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Paraty Glitters Again.

Brazilian village finds new riches in old treasures.

"WHAT'S THE NAME OF THIS STORE?" asks a customer at a local shop.

So it is in the small seaside hamlet of Paraty, where a revival has come so quickly that some entrepreneurs rushed to open stores before they even had time to name them. The colonial town's success has sneaked up on it, in much the same way the first Europeans did centuries ago, when they arrived to usurp the land and its resources.

The shop clerk frowns for a second, then replies with a smile: "We have not thought of a name yet."

About 300 years ago, Paraty reigned as one of the region's most important ports, thanks to gold found in the hills of what is now called Minas Gerais, the state just west of Paraty. The Portuguese explorers moved the gold using a Guianas Indian trail that hugged the serra (mountains) and passed through the states of Minas, Sao Paulo and Rio de Janeiro en route to Paraty. Soon, miners scurried along the trails like an army of ants, spurring burros hauling heavy saddlebags. A thousand tons of the precious metal moved through the port during Paraty's heyday.

Paraty's boom died in the 1720s, when a more efficient roadway the Caminho de Garcia-Pais, opened. That trail went directly to Rio, cutting 15 days off the dangerous journey With the old gold trail abandoned, Paraty--accessible only by sea or the tricky trek through the serra--became just another isolated fishing village, one of many that pepper the coast.

A five-hour bus ride from Rio de Janeiro takes travelers past wave-washed coves and stunning mountain views into Paraty, which Florentine explorer Amerigo Vespucci likened to paradise on earth. Local tribes long ago named the village for its white fish, or paratii.

Highway to riches. Tobacco sparked a revival in the 1800s, hut the success was short-lived. Then, in the 1950s, Brazil launched a road building program to connect towns and cities throughout the country-linking the former gold port to the outside world again and leading to its latest rebirth.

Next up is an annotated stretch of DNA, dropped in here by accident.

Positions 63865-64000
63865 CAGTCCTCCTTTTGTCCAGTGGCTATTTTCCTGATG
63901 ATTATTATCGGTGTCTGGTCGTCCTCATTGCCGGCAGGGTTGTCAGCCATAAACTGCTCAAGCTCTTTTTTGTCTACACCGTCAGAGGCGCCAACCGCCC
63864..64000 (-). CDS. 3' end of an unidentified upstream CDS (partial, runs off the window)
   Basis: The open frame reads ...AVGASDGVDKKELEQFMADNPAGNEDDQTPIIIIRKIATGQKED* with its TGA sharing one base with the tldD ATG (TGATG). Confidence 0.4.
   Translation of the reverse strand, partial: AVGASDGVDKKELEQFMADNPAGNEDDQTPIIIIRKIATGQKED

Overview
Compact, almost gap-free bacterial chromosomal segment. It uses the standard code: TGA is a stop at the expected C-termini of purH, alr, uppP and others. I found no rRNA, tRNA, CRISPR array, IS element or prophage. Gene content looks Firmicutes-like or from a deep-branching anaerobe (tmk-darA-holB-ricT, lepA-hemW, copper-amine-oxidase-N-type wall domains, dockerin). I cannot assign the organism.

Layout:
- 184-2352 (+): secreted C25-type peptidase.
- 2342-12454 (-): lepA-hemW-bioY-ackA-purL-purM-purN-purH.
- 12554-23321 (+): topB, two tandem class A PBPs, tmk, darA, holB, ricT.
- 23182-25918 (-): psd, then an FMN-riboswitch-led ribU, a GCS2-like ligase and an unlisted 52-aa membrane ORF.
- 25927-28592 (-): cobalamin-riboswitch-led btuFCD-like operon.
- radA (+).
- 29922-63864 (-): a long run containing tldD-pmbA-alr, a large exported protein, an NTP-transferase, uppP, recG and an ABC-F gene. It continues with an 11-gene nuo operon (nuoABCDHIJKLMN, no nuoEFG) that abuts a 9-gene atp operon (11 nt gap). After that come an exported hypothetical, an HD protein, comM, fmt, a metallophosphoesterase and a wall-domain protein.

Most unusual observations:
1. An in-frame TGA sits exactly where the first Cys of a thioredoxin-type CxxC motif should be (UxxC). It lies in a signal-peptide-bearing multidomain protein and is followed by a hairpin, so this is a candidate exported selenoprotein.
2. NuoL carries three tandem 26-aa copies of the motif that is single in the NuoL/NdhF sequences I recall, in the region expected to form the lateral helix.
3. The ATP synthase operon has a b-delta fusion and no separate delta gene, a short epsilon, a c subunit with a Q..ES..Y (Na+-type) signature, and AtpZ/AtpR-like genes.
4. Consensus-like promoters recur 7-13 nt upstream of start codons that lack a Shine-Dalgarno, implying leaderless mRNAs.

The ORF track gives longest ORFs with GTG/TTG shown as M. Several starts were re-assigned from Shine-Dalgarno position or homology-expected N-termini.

Brazilian travelers first trickled, then flocked, to the town again. Celebrities like Mick Jagger and Sonia Braga started vacationing there, adding to its reputation as an exotic escape destination.

The town is in a state of transition between old and new It has managed to preserve the colonial color and character that won it designation as a Unesco World Heritage Site. Pousada do Principe is for example the property of Joao de Orleans e Braganca, in line for the throne if Brazil ever ditches its democracy and returns to a monarchy. The hotel is painted in the yellow and green of the imperial flag of Emperor Pedro II, the owner's great grandfather, and its public areas are decorated with photos of the royal family.

Jose Milton runs MW Trekking, an adventure-tour company that offers a three-day hiking trek along the Indian trail. The price tag is about US$100 a person and, Milton says, the expedition has become popular.

"Many make the trek and we have been getting more and more queries," he says of the journey that steps off in Sao Paulo and ends in Paraty winding along its way through the Serra da Bocaina, where hillsides are alive with monkeys, toucans and other wildlife.

The trek is just one way the area is cashing in on its past glory. Now, if the shopkeepers could just find the time to name their stores.
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Author:FABEY, MICHAEL
Publication:Latin Trade
Date:Dec 1, 2000
Words:582
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